SKorea sends 1st food aid to NKorea in 3 years

AP News
Posted: Oct 25, 2010 11:30 PM
SKorea sends 1st food aid to NKorea in 3 years

South Korea sent its first humanitarian rice shipment to North Korea since a conservative, pro-U.S. government took office in 2008, and opened talks Tuesday on how to regularly hold reunions for families divided across the border.

The moves are part of a thaw in tensions between the Koreas in recent months, after they spiked in March over the deadly sinking of a South Korean warship blamed on Pyongyang. Analysts say recent conciliatory gestures by the North show it badly needs food aid to recover from August flooding as it seeks to maintain stability while leader Kim Jong Il transfers power to a son.

A freighter carrying 5,000 tons of rice left the southern port of Gunsan on Tuesday and headed for the Chinese border city of Dandong, where the rice will be loaded onto trucks for delivery in North Korea.

South Korea was a major donor of food to North Korea for about a decade until President Lee Myung-bak halted unconditional assistance in early 2008, saying it should be linked to the North's progress on meeting its denuclearization obligations. Lee's government also drastically slashed trade with North Korea after the March ship sinking.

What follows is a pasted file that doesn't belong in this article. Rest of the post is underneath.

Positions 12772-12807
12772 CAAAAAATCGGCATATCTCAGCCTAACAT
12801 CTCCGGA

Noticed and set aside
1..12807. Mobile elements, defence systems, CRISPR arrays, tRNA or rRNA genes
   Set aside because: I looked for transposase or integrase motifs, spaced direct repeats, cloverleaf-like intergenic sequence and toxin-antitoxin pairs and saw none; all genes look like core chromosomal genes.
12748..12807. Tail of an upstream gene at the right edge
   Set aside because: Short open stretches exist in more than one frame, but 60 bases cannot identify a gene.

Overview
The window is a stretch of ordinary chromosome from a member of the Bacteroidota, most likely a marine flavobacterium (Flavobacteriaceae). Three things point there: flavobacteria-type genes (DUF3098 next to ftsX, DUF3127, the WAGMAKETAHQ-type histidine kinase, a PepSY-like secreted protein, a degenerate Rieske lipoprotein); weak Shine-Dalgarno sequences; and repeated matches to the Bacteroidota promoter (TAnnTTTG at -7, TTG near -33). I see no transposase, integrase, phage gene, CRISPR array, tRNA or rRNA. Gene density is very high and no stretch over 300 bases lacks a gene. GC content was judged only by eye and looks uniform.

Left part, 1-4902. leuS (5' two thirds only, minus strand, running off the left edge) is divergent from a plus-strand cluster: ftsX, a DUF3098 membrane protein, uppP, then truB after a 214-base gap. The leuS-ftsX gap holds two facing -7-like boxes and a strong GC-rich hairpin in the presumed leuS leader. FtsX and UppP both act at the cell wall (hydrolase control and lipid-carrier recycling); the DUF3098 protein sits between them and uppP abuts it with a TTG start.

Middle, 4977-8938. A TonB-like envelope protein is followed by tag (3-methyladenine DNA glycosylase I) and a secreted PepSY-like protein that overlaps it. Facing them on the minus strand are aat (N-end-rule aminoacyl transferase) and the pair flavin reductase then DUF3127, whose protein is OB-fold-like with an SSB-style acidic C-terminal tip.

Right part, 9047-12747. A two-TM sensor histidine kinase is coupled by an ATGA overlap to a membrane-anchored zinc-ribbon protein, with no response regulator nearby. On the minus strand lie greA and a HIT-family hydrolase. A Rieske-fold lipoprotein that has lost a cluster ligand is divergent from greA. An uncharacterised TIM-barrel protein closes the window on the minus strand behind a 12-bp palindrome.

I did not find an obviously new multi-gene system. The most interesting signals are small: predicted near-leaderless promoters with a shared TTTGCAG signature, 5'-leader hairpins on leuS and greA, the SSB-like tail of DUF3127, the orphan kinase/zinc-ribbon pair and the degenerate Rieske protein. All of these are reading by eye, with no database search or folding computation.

The two Koreas remain technically at war, because their 1950-53 conflict ended with a cease-fire, not a peace treaty.

However, signs of a thaw have emerged recently, with Pyongyang making conciliatory gestures such as releasing South Korean and American detainees and proposing the resumption of stalled joint projects. South Korea promised last month to send 10 billion won ($8.5 million) in flood aid to the North.

Also Tuesday, Red Cross officials from the two Koreas opened talks to discuss ways to regularly hold reunions of families separated by the Korean War, Seoul's Unification Ministry said.

The two-day talks in the North's border city of Kaesong come days before hundreds of South Koreans and North Koreans plan to meet relatives at a hotel and reunion center at the North's scenic Diamond Mountain resort.

"We will try our best to bring good results so that much more separated families can have reunions as soon as possible," South Korea chief delegate Kim Yong-hyun told reporters before heading to the North. He said he would propose that the two Koreas hold such reunions monthly.

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More than 20,800 family members have had brief reunions in face-to-face meetings or by video since a landmark inter-Korean summit in 2000.

The shipments of South Korean rice are to arrive in the northwestern North Korean city of Sinuiju by mid-November, according to Seoul's Red Cross, which handles the government-financed shipment. South Korea also was sending 3 million cups of instant noodles.

Cement and medicine also will be delivered to North Korea by December, the Red Cross said.

Heavy flooding swamped farmland, houses and public buildings in Sinuiju in August. An estimated 80,000-90,000 people were affected by the flooding, and the 5,000 tons of rice can feed about 100,000 people for 100 days, according to the Red Cross.

South Korea's last rice shipment to North Korea was made in December 2007. Rice is a key staple for both Koreas.


Associated Press Writer Hyung-jin Kim and AP Television News cameraman Yong-ho Kim contributed to this report.